Here is a proof of Euler's formula in the plane and on a sphere together with projects to explore cases of the formula for a polygon with holes, for the torus and other solids with holes and the. . . .

Imagine two identical cylindrical pipes meeting at right angles and think about the shape of the space which belongs to both pipes. Early Chinese mathematicians call this shape the mouhefanggai.

Peter Zimmerman, a Year 13 student at Mill Hill County High School in Barnet, London wrote this account of modulus arithmetic.

The first of five articles concentrating on whole number dynamics, ideas of general dynamical systems are introduced and seen in concrete cases.

This article extends the discussions in "Whole number dynamics I". Continuing the proof that, for all starting points, the Happy Number sequence goes into a loop or homes in on a fixed point.

In this third of five articles we prove that whatever whole number we start with for the Happy Number sequence we will always end up with some set of numbers being repeated over and over again.

Start with any whole number N, write N as a multiple of 10 plus a remainder R and produce a new whole number N'. Repeat. What happens?

When if ever do you get the right answer if you add two fractions by adding the numerators and adding the denominators?

This is the second article on right-angled triangles whose edge lengths are whole numbers.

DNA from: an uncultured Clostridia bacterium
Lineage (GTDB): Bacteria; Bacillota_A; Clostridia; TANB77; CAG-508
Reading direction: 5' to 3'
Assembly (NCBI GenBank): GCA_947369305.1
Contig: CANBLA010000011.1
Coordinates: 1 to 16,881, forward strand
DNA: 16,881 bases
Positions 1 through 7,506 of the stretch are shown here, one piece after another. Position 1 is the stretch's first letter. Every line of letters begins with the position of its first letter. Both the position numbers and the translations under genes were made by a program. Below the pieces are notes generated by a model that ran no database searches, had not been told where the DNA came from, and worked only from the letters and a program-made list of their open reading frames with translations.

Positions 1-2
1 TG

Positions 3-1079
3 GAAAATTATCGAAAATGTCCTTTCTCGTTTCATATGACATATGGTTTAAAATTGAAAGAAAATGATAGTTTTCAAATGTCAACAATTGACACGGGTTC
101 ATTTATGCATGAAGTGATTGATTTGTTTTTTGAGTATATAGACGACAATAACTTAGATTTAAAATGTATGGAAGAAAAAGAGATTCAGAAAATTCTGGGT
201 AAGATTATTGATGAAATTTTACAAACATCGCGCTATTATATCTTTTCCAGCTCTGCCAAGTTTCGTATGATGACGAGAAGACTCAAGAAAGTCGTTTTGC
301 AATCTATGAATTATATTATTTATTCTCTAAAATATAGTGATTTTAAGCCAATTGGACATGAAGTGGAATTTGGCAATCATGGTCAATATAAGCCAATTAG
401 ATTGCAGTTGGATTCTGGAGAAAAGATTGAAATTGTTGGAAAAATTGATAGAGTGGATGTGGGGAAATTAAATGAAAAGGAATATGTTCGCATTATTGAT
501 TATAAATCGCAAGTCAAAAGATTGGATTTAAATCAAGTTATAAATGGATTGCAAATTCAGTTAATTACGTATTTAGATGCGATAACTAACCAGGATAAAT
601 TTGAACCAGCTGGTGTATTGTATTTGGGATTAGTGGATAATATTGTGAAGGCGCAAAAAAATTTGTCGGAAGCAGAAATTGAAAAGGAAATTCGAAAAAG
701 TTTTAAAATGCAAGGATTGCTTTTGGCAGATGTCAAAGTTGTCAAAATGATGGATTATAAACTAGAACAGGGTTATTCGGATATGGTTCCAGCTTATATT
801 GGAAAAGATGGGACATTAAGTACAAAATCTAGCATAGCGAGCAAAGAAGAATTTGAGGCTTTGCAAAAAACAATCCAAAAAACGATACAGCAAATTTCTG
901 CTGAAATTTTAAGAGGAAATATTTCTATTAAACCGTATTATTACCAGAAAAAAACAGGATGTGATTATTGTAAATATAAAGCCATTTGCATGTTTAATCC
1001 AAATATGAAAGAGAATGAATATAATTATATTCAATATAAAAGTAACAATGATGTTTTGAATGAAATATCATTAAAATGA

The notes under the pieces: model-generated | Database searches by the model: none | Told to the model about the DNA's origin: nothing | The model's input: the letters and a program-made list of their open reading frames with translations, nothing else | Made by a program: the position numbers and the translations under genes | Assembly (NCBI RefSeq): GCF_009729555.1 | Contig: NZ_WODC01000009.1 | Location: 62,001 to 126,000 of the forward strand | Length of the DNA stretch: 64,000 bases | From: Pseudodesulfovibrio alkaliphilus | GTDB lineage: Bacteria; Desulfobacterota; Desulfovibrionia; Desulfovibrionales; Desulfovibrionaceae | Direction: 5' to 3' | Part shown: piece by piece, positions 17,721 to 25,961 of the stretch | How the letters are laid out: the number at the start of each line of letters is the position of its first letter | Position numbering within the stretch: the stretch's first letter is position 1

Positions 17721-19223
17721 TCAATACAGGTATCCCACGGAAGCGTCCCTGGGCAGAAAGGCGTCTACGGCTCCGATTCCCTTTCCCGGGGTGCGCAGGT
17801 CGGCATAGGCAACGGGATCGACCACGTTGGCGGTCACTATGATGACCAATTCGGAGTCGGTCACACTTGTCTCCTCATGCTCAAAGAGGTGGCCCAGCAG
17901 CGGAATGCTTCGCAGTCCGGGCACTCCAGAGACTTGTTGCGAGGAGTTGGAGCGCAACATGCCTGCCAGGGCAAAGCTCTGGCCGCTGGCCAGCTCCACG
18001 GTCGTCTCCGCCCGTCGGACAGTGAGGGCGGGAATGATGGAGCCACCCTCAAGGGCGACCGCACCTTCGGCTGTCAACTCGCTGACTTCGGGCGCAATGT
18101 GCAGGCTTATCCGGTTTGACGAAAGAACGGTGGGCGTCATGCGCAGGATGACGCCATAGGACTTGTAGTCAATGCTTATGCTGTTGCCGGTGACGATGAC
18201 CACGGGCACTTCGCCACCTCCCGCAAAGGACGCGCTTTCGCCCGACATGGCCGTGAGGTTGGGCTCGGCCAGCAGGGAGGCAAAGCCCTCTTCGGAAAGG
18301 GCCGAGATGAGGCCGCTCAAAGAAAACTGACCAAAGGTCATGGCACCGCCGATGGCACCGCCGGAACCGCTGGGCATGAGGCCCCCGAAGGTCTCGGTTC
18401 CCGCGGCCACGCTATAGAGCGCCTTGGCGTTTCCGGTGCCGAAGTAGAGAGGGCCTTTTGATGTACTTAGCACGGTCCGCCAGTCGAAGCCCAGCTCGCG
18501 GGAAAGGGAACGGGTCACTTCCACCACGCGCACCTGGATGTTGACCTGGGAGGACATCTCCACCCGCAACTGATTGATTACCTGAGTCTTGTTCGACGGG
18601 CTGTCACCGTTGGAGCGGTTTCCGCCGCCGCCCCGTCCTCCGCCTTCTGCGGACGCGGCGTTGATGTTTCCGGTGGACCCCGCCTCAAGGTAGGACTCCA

A point moves around inside a rectangle. What are the least and the greatest values of the sum of the squares of the distances from the vertices?

The first of two articles on Pythagorean Triples which asks how many right angled triangles can you find with the lengths of each side exactly a whole number measurement. Try it!

The final of five articles which containe the proof of why the sequence introduced in article IV either reaches the fixed point 0 or the sequence enters a repeating cycle of four values.

Take a complicated fraction with the product of five quartics top and bottom and reduce this to a whole number. This is a numerical example involving some clever algebra.

Take a number, add its digits then multiply the digits together, then multiply these two results. If you get the same number it is an SP number.

Take any rectangle ABCD such that AB > BC. The point P is on AB and Q is on CD. Show that there is exactly one position of P and Q such that APCQ is a rhombus.

An account of methods for finding whether or not a number can be written as the sum of two or more squares or as the sum of two or more cubes.

Suppose A always beats B and B always beats C, then would you expect A to beat C? Not always! What seems obvious is not always true. Results always need to be proved in mathematics.

An article which gives an account of some properties of magic squares.

This article discusses how every Pythagorean triple (a, b, c) can be illustrated by a square and an L shape within another square. You are invited to find some triples for yourself.

Professor Korner has generously supported school mathematics for more than 30 years and has been a good friend to NRICH since it started.

Solve this famous unsolved problem and win a prize. Take a positive integer N. If even, divide by 2; if odd, multiply by 3 and add 1. Iterate. Prove that the sequence always goes to 4,2,1,4,2,1...

Some puzzles requiring no knowledge of knot theory, just a careful inspection of the patterns. A glimpse of the classification of knots and a little about prime knots, crossing numbers and. . . .